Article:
After Jacob Arminius died his followers systemietized his teaching. The two of his followers who did this were Simon Episcopius and Jan Uytenbogaert. These two led Arminius' followers in 1610 of setting out their views in a systematic fashion. They were set out in the 'Arminian Articles of Remonstrance'. There were five articles in all, and the Synod of Dort with the Five Points of Calvinism were created in response to them.
The Fifth point states:
That those who are incorporated into Christ by a true faith and have thereby become partakers of his life-giving Spirit, have thereby full power to strive against Satan, sin, the world, and their own flesh, and to win the victory; it being well understood that it is ever through the assisting grace of the Holy Ghost; and that Jesus Christ assists them through his Spirit in all temptations; extends to them his hand, and if only they are ready for the conflict, and desire his help, and are not inactive, keeps them from falling, so that they, by no craft or power of Satan, can be misled nor plucked out of Christ's hands, according to the Word of Christ, John 10:28: "Neither shall any man pluck them out of my hand." But whether they are capable, through negligence, of forsaking again the first beginnings of their life in Christ, of again returning to this present evil world, of turning away from the holy doctrine which was delivered them, of losing a good conscience, of becoming devoid of grace, that must be more particularly determined out of the Holy Scripture, before we ourselves can teach it with the full persuasion of our minds.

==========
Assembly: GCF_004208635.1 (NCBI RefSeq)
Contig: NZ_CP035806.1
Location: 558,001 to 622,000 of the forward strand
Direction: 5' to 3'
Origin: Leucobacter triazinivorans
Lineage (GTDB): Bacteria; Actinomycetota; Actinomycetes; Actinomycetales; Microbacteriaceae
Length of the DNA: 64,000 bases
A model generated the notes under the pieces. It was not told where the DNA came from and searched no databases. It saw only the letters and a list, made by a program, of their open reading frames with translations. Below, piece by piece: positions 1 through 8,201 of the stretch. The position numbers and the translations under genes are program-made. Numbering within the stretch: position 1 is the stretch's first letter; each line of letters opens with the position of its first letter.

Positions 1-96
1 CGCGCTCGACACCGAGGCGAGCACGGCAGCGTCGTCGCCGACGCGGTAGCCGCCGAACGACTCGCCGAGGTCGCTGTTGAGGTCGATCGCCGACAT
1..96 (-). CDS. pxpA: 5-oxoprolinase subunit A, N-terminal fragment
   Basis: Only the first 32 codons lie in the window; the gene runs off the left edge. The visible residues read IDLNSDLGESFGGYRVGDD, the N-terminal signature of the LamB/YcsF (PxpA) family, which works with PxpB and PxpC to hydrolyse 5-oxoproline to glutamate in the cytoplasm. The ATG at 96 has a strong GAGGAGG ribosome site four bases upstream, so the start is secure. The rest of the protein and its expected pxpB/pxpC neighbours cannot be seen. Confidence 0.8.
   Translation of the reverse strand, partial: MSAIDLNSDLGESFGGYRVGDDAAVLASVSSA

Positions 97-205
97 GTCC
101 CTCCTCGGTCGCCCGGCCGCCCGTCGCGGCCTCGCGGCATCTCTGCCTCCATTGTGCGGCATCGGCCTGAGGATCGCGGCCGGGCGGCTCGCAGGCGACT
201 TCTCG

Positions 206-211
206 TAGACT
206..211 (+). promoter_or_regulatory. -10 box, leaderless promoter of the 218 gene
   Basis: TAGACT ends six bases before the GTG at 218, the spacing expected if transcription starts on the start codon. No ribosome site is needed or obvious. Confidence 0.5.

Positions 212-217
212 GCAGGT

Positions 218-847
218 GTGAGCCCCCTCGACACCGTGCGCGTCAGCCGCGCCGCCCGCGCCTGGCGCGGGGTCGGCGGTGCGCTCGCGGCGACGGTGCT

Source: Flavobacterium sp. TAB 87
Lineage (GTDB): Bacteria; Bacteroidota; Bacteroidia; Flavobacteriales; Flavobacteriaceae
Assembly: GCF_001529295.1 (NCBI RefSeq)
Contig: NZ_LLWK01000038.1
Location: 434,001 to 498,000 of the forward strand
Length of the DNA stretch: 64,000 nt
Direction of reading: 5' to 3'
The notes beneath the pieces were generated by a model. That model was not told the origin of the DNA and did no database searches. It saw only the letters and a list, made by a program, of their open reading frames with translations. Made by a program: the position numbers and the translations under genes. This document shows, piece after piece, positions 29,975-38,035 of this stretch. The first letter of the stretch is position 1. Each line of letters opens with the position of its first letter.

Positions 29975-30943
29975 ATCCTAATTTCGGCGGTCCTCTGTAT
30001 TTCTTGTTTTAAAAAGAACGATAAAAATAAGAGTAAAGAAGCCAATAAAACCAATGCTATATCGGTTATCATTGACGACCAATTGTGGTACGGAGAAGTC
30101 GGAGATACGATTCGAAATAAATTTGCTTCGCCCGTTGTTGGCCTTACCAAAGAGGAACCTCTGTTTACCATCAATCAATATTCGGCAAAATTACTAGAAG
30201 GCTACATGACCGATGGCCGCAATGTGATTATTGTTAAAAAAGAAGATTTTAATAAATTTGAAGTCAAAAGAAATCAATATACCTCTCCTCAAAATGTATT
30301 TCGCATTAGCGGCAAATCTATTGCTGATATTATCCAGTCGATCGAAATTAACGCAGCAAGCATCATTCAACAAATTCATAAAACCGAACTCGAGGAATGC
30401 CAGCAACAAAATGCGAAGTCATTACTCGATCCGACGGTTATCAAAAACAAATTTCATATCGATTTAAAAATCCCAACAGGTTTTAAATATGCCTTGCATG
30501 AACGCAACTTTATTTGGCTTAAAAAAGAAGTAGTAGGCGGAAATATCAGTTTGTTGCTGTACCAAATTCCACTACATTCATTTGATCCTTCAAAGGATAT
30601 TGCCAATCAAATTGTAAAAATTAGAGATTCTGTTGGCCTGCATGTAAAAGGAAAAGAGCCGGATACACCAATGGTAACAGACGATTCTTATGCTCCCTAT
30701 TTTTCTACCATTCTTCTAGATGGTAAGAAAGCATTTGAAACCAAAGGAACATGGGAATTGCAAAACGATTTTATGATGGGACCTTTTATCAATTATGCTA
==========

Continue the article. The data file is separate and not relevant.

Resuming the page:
You will see how cleverly the Arminians have worded this. They emphasize the power of the Holy Spirit and do not claim that the saints DON'T persevere, but that they haven't yet clearly found out yet from Scripture. But later Wesley says that saints can fall from grace (to see click here )